In Debt: The First 5,000 Years, David Graeber writes,
One could see how the metaphor of the porne might seem particularly appropriate. A woman “common to the people”–as the poet Archilochos put it–is available to everyone. In principle, we shouldn’t be attracted to such an undiscriminating creature. In fact, of course, we are. And nothing was both so undiscriminating, and so desirable, as money.
This is in the context of explaining why Greek aristocrats thought money was garish. The conception of woman behind this critique of money is telling. Women have value because they are inaccessible and restricted. Men protect and isolate their women to preserve this value, which is based not on the woman’s unique personality, appearance, wit or strength, but on the extent to which she is accessible to other men. The less accessible the more valuable. The less accessible, the more desirable. How one is a woman, either parthenos, virgin or gynê, wife or mother, is determined by whether anyone has access to her or not. In the case of gynê, your husband and your sons have access to you. The power of Athena as parthenos is in part her refusal of access to anyone. Read more
On New Year’s Eve, I went to the Field Museum in Chicago to see its special exhibit on the Greeks. The Museum has collected 500 artifacts from Greek museums, which cover 3500 years of history, beginning with the Minoans on Crete and other Cycladic islands. I had seen many of these pieces in their home museum, which admittedly, is already pulled from the original context, but seemed at least to beckon to the sense of the place from which they were found. Seeing them all pulled together robbed them of their aura (in the Benjaminian sense), it seemed to me. I’m glad they could pull it together for people to see, but I just want to put the plug in for going and visiting places and the museums in those places.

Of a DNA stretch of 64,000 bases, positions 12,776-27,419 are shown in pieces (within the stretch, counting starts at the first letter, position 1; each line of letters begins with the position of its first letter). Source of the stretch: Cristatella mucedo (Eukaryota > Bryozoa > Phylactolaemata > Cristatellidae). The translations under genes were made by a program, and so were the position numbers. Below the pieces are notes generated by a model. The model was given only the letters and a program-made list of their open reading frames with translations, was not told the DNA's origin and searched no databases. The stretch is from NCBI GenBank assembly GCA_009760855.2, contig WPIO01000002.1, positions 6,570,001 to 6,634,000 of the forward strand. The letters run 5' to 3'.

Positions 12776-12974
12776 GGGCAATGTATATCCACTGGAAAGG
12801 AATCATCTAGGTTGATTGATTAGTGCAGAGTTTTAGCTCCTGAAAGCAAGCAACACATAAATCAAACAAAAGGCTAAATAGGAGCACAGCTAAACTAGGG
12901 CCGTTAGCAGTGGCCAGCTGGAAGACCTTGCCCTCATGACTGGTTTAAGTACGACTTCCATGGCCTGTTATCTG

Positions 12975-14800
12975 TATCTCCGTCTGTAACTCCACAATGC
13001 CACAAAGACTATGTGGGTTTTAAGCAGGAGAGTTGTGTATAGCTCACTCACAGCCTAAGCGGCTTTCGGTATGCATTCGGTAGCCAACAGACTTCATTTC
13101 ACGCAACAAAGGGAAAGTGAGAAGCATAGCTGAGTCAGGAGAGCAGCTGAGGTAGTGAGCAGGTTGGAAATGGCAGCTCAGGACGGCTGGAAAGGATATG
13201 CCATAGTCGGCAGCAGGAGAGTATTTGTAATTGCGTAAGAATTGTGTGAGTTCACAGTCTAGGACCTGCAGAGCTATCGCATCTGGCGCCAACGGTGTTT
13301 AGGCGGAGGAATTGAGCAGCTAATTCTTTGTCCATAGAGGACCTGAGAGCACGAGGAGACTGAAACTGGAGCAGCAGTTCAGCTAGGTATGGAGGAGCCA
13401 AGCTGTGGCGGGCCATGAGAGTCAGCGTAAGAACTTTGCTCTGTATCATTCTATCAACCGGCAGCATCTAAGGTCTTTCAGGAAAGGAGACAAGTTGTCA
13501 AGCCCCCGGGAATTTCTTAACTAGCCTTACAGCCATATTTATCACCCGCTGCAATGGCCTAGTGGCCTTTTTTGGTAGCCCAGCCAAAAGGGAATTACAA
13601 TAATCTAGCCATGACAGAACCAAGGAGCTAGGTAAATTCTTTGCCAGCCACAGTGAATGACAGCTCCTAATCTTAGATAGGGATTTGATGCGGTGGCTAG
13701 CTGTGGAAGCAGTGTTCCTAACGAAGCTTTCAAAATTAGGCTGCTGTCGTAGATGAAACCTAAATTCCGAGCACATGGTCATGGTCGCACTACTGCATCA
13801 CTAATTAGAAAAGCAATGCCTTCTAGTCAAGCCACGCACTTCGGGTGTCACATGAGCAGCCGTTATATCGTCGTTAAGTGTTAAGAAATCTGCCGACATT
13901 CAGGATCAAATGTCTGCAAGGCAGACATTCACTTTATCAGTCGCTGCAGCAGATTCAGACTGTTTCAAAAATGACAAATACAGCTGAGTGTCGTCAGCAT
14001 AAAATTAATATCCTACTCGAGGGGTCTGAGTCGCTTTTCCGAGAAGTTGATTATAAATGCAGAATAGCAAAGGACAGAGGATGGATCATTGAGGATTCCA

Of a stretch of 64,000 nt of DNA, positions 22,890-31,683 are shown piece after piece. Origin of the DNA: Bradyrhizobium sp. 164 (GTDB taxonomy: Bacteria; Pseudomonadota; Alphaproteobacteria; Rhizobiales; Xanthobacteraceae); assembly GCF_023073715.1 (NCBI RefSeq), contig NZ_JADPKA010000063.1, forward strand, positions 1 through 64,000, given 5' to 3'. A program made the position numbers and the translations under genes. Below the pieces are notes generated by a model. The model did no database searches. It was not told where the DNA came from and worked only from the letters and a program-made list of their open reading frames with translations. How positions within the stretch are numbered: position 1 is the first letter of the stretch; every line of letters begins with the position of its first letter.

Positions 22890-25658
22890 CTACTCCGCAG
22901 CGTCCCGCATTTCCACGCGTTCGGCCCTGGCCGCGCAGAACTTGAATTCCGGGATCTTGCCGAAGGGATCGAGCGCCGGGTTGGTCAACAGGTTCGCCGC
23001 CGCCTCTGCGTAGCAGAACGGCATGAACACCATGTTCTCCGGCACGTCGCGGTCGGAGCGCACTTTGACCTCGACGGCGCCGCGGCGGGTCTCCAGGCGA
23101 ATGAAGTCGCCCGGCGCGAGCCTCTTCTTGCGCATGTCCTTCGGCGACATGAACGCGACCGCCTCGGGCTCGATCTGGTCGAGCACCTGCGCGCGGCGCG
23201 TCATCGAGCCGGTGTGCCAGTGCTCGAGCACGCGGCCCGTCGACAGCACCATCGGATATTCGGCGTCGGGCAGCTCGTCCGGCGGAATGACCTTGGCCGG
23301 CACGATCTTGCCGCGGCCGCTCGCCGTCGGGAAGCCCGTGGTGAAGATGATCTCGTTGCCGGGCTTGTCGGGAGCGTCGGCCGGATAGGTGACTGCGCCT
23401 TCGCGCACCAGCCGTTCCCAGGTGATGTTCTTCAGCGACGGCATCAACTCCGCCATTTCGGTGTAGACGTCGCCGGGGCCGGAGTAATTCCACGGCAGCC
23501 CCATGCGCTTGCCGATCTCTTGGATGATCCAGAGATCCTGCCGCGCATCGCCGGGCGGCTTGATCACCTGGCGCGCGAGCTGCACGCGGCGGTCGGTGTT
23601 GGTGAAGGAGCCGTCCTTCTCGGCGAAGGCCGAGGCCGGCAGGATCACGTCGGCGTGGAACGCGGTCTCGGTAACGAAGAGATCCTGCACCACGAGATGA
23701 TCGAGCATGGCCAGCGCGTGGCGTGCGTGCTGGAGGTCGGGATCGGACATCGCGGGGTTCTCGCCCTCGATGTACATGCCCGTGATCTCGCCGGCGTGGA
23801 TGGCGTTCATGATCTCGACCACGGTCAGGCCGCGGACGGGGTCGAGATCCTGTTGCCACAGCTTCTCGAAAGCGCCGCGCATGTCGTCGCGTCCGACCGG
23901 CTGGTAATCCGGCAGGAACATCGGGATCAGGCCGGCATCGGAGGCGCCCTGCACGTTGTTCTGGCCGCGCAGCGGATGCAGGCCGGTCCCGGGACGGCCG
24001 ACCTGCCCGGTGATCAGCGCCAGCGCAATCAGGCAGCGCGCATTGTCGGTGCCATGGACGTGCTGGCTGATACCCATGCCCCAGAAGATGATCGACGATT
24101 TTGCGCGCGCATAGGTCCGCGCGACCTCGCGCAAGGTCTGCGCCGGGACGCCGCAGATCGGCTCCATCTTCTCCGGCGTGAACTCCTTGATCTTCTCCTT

First photograph is of the town of Chora, Naxos seen through the ruins of the Apollo temple.
Today we leave Crete, traveling on to the second half of our journey — studying Derrida in Italy. What has been most impressed upon me during our time in Crete is how much human history precedes what I think of as the beginnings of history. As someone who teaches and writes about ancient Greek philosophy, I’m often trying to get students to think about how Greek thinkers are in conversation with their context and how we remain in conversation with the Greeks as part of our context. It’s not just that students don’t understand the thinking of the Greeks without understanding their context, it’s that they don’t think that the Greeks have a rich context. If we just think the Athenians consider themselves to have sprung out of the ground–to be autochthonous, to come from where they are–and we know of nothing that precedes them, this might seem like a reasonable claim, one we have no cause to be suspicious of, just like Americans assuming that we have more claim to be here, we have who have been here for ten generations, than those who are just arriving if we know nothing of the history of what preceded our ancestors ten to fifteen generations ago. Read more